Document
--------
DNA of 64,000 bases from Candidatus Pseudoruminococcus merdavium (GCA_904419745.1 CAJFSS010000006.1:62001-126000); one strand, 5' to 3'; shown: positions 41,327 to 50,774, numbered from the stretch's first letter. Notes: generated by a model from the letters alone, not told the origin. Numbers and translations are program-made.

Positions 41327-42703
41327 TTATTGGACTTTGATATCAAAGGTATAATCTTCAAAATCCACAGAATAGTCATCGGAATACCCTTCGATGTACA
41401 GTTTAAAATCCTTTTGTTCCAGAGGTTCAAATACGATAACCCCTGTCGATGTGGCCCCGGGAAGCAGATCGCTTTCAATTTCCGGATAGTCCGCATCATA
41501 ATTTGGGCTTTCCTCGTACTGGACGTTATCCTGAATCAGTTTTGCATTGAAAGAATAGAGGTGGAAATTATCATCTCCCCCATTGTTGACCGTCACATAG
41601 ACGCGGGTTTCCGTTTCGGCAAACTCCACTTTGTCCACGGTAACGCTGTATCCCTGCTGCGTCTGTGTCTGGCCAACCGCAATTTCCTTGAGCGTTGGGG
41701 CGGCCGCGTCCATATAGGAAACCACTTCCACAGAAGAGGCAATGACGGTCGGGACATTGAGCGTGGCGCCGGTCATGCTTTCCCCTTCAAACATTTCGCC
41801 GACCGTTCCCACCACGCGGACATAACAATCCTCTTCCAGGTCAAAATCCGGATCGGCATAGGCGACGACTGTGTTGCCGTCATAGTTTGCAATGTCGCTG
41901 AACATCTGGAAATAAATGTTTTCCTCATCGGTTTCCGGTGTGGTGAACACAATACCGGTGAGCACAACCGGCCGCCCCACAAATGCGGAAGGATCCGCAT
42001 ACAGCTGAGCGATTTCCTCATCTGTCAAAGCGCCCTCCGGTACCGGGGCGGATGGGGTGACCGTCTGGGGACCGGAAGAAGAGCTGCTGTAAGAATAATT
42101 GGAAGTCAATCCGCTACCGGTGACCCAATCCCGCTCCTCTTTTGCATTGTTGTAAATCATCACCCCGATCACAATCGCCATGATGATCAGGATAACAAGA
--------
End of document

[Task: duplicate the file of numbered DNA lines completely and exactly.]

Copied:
DNA of 64,000 bases from Candidatus Pseudoruminococcus merdavium (GCA_904419745.1 CAJFSS010000006.1:62001-126000); one strand, 5' to 3'; shown: positions 41,327 to 50,774, numbered from the stretch's first letter. Notes: generated by a model from the letters alone, not told the origin. Numbers and translations are program-made.

Positions 41327-42703
41327 TTATTGGACTTTGATATCAAAGGTATAATCTTCAAAATCCACAGAATAGTCATCGGAATACCCTTCGATGTACA
41401 GTTTAAAATCCTTTTGTTCCAGAGGTTCAAATACGATAACCCCTGTCGATGTGGCCCCGGGAAGCAGATCGCTTTCAATTTCCGGATAGTCCGCATCATA
41501 ATTTGGGCTTTCCTCGTACTGGACGTTATCCTGAATCAGTTTTGCATTGAAAGAATAGAGGTGGAAATTATCATCTCCCCCATTGTTGACCGTCACATAG
41601 ACGCGGGTTTCCGTTTCGGCAAACTCCACTTTGTCCACGGTAACGCTGTATCCCTGCTGCGTCTGTGTCTGGCCAACCGCAATTTCCTTGAGCGTTGGGG
41701 CGGCCGCGTCCATATAGGAAACCACTTCCACAGAAGAGGCAATGACGGTCGGGACATTGAGCGTGGCGCCGGTCATGCTTTCCCCTTCAAACATTTCGCC
41801 GACCGTTCCCACCACGCGGACATAACAATCCTCTTCCAGGTCAAAATCCGGATCGGCATAGGCGACGACTGTGTTGCCGTCATAGTTTGCAATGTCGCTG
41901 AACATCTGGAAATAAATGTTTTCCTCATCGGTTTCCGGTGTGGTGAACACAATACCGGTGAGCACAACCGGCCGCCCCACAAATGCGGAAGGATCCGCAT
42001 ACAGCTGAGCGATTTCCTCATCTGTCAAAGCGCCCTCCGGTACCGGGGCGGATGGGGTGACCGTCTGGGGACCGGAAGAAGAGCTGCTGTAAGAATAATT
42101 GGAAGTCAATCCGCTACCGGTGACCCAATCCCGCTCCTCTTTTGCATTGTTGTAAATCATCACCCCGATCACAATCGCCATGATGATCAGGATAACAAGA